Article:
Landscape Design Principles
All ugly yards have one thing in common. Have you ever wondered why your neighbor’s yard looks better than yours (or vice versa)?
Incorporating good landscape design principles matters! In this article, we’ll outline some basic landscape design principles that you can use to make your yard visually pleasing.
7 Basic Landscape Design Principles to Guide You
You may want a simple flower garden and a lawn, or you may want to include a deck and other hardscapes.
If this is your first time planting flowerbeds and adding a patio to your property, there are seven basic design principles to keep in mind:
- Balance/Order – The entire landscape design connects your outdoor space into one and extends your home. So, there needs to be a semblance of connection and transition.
- Harmony/Unity – There is an organization and balance to your landscape design. It's not haphazard or chaotic.
- Proportion – An object's size compared to surrounding objects. For example, you don't want a rock design out of proportion with your home's size.
- Repetition – You repeat some aspects of your design using plant media and focal points throughout your landscape design.
- Transition – There's a gradual change in the design as you move from one pattern into another.
- Line – Your eyes will follow your landscape lines, including the edging between a flowerbed and the lawn. For example, you can have a curving line as part of a meandering walking path, and your eyes will follow the curves until the line stops.
- Focal point – The lines and transitions guide your eyes to the focal point of your garden design. Focal points can include a tree, sculpture, a rock design, a patio, or a pondless waterfall.
Consider the Color in Your Landscape
While you have the basic landscape design principles, you must also ponder your color scheme.
Color theory is how colors work together. When you know the basics of color theory, you can add that as another element of your easy landscape design.
Plants, including trees, shrubs, annuals, perennials, and ground covers, come in many colors and are the "paint" in your landscape. Here's what you need to know about color theory:
- Remember the color wheel? The color wheel includes primary, secondary, and tertiary colors.
- Primary colors are reds, yellows, and blues.
- Secondary colors include greens, purples, and oranges.
- Tertiary colors use a color combination of primary and secondary colors.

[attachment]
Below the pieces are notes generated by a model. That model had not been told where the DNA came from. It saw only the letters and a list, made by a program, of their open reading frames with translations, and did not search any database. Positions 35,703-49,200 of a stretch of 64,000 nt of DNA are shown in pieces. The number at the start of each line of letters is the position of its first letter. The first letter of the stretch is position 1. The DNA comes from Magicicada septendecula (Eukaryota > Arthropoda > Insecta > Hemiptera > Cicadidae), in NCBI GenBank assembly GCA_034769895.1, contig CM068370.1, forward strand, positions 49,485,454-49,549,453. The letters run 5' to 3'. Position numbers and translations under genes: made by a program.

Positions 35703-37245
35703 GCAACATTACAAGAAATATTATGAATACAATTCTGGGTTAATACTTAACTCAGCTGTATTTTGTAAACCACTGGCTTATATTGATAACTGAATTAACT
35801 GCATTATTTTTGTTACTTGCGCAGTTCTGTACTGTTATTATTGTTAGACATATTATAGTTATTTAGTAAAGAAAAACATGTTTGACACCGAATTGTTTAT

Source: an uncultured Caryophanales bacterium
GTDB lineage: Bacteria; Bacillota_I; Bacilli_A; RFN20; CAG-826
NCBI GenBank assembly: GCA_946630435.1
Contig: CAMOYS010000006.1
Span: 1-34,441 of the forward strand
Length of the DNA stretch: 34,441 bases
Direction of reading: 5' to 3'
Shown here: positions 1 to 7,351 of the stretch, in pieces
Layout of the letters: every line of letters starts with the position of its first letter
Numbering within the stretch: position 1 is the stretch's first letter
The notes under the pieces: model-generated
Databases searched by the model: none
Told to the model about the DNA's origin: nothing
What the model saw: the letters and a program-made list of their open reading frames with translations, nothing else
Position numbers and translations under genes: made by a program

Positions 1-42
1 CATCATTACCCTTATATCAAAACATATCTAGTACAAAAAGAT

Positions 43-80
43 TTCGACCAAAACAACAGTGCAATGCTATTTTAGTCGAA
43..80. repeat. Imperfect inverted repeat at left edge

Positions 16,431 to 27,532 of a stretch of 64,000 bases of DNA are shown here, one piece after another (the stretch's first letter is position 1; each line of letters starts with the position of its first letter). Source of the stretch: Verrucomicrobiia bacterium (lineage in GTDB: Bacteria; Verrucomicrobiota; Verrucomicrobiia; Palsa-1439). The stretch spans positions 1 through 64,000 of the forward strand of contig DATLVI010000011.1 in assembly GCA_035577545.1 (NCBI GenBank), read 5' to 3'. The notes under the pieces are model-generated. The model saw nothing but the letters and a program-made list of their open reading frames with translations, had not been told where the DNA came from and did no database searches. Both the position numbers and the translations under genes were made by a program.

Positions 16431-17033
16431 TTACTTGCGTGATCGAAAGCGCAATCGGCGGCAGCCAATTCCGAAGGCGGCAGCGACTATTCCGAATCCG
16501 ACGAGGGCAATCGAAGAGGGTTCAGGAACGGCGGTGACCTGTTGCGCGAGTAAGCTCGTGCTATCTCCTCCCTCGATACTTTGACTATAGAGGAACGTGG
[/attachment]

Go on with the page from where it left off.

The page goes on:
- Neutral colors include whites, grays, and silvers.
- Warm colors energize.
- Cool colors calm.
You can mix warm and cool colors for pops of color and change your landscape perception. For example, reds and yellows promote intimacy and make your flowerbeds seem closer.
You want to add contrast to your landscape by combining cool and warm colors. Here are some contrasting color couples:
- Yellow and blue
- Blue and orange
- Red and green
- Various white flowers and leaves create a monochromatic (or moon) garden.
Don't Forget About Texture
In addition to color theory and the seven basic design principles, you want to consider texture. Leaves, bark, and blossoms provide ample opportunities to add textural interest to your garden.
Here are four types of plants that add texture to a DIY landscape design:
- Trees with different types of bark. For example, a sugarberry tree has knobby bark, and a birch tree has papery bark.
- A variety of foliage adds texture. Lamb's ears are rougher, while succulents have smooth, rounded leaves. Ferns add a soft texture because of their deep green foliage, different sizes, and low-to-the-ground growing patterns.
- Perennials, shrubs, and trees' leaf shapes, such as the weeping willow's drooping leaves, the feathery plumes of some ornamental grasses, and spiky palm leaves.
- The plant blossoms also provide texture, such as the waxy feel of a magnolia flower, the upright cluster of crape myrtle flowers, or the spiky blossom on bee balm.
While all this information about design principles, color theory, and texture may feel overwhelming, consider starting small. Gardens and landscapes take years to fill out. You can also change your design when you're a more experienced gardener.
Remember that you need to see a full-grown plant in your mind before you plant that sapling or young perennial. Plants will grow and fill out. So, a plant's baby stage won't look the same in a year or two when it's fully grown.
Suppose you're a busy professional and prefer to avoid working out in the garden. In that case, you can hire a landscape designer who has studied and perfected the above skills to create a pleasing palette for your property.
- LandscapingNetwork.com, "Landscape Design Principles."
- TheSpruce.com, "Landscape Design for Beginners."
- Ibid, "Guide to Landscape Design."
- Ibid, "Using Basic Color Theory in Landscape and Garden Design."